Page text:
A Little Night Blooming

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A little morning blooming, too.

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My white and pink Four O’Clock, Mirabilis jalapa, are joyously flowering this spring. These are passalong plants from gardening buddy, TexasDeb, who blogs at the most excellent austin agrodolce.IMGP8014_cropped_3359x2973..new

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For years I’ve coveted Four O’Clocks, also known as Marvel of Peru, for my gardens. I don’t know why it’s taken me so long to snag some, but they’re merrily floriferous in my garden now.

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They are called “Four O’Clocks” because single blooms open in late afternoon, bloom all night and into the morning hours, then close, ready to set seed.

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IMGP0856.new I’ve always thought Four O’Clocks would be great companion plants to the native Texas Rock Rose, Pavonia lasiopetala.

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Pavonia flowers open early in the morning and close with the heat of the afternoon, especially during summer.  Four O’Clocks throw open their windows for the pollinators at roughly the same time that the Rock Rose blooms shutter their petals for their night-time rest.  Nice time-sharing for pollination, am I right?

Somehow, I managed  to NOT plant any of TexasDeb’s Four O’Clock gifts alongside the multitudes of Rock Rose plants in my gardens.  Despite that planting blunder, I’m still enjoying their fragrance and beauty. At night,

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….and at morning’s’ first light.

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Late afternoons in spring, summer, and autumn, the tubular flowers are full-to-bursting, waiting for the sun to set so they can open for business, providing nectar and pollen for (primarily) moths.IMGP8224.new

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Originally from the Peruvian Andes, the Four O’Clock plant is thought to have been transported back to Europe and cultivated there.  There are native forms of this genus in Central and North America, though it’s likely that most M. jalapa found in home gardens  are common, long-established cultivars.

They do seed out,

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…and this spring, I’ve already plucked seedlings gifted by the mother plants.  I wish I had room for more of these lovelies.  Alas, my gardens are stuffed.

The tuberous roots may grow quite large, which is probably why Four O’Clocks are hardy, water-wise plants which snicker at our hot summers, blooming all the while. They die back with winter chill, to their bulbous roots, returning quickly with the warmer, longer days of spring.

Four O’Clocks are a mainstay of the traditional southern garden and going forward, mine as well.

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18 thoughts on “A Little Night Blooming

  1. Great shots! Four-o-clocks feel old-fashioned to me, which I like, and the deer leave them be, which I admire greatly in a flowering plant that will take full sun or significant shade and still bloom all summer long. I’m just waiting to see which of the passalong pavonia plants you swapped me gear up significantly after a year to get established, and then I’m definitely going to try them in tandem with four-o-clocks. That could be a genius pairing!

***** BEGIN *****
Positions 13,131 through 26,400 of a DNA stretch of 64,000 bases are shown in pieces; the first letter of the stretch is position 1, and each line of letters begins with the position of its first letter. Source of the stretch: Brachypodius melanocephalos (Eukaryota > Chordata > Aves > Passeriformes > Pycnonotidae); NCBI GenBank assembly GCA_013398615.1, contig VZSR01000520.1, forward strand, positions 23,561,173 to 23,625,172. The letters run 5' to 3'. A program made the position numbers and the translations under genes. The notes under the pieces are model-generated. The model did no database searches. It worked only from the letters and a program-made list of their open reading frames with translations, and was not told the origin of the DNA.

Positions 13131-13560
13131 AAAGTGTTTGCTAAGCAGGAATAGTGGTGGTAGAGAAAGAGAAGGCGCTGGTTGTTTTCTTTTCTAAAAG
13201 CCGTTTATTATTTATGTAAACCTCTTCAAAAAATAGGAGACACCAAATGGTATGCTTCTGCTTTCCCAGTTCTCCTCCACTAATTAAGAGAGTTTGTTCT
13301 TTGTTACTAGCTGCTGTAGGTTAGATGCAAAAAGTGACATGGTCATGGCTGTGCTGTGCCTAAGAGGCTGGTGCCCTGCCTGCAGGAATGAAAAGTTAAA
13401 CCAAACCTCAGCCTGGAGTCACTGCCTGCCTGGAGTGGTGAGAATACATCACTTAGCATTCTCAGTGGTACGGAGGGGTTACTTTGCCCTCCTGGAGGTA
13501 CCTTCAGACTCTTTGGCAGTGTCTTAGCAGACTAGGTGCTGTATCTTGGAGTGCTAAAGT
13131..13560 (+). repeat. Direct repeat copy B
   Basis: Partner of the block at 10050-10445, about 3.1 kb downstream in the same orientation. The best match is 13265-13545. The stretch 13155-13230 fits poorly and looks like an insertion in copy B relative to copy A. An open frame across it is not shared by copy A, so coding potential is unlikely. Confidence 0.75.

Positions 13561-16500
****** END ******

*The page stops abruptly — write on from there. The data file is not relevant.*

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    • Thanks! And thanks–for the Four O’Clocks! They’re so tough, I’m just amazed. You gave them to me about a year ago, I planted, then realized one was in a bad spot. You assured me that they transplanted well, so I yanked it up and popped it into another spot. It hardly missed a beat and that was in the summer. Late July or August, as I recall. That’s my kinda plant!

      All of mine are in shade/part shade–which I have an abundance of, so I’m pleased to have something for those spots.

      I have more Pavonia…..

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    • I had to look up the ‘Broken Colours’–it’s quite pretty, though I guess it might get boring if that’s all you have. I’ve mostly seen solid color Four ‘O Clocks here in Central Texas–pinks/purples and white/cream. I’m very happy with the ones I have.

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  2. I am looking forward to growing some from seed this year…I have them in a couple of spots as I watch them germinate. I have long heard about these flowers and now you have made me want to see even more in my garden!

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    • Part of the reason I like them is that they’re so old-fashioned. Thomas Jefferson grew them (and Four O’Clocks still grow at Monticello). There’s such a charm about these kinds of passalongs.

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    • Ha! I don’t get up to see these, but I have been known to stroll in the garden just before climbing into bed. I hope the moths are happy. They’ll be even happier when the Datura wrightii (another night bloomer) begins its flowering.

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  3. I just love 4 O’clocks. They are pretty and as you say really tough thanks to that tuberous root system. I am definitely going to try growing some alongside the pavonia. That is a clever idea. My neighbour has her white ones paired with turk’s cap and it is a spectacular combo.

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  4. Great night captures! I love the idea of a moon garden. There’s are nifty one at the Edison and Ford Winter Estates in Fort Myers, Fla. It was designed to look beautiful day and night, with a reflecting pond and white viny flowers and hedges. Your Four O’Clocks are gorgeous!

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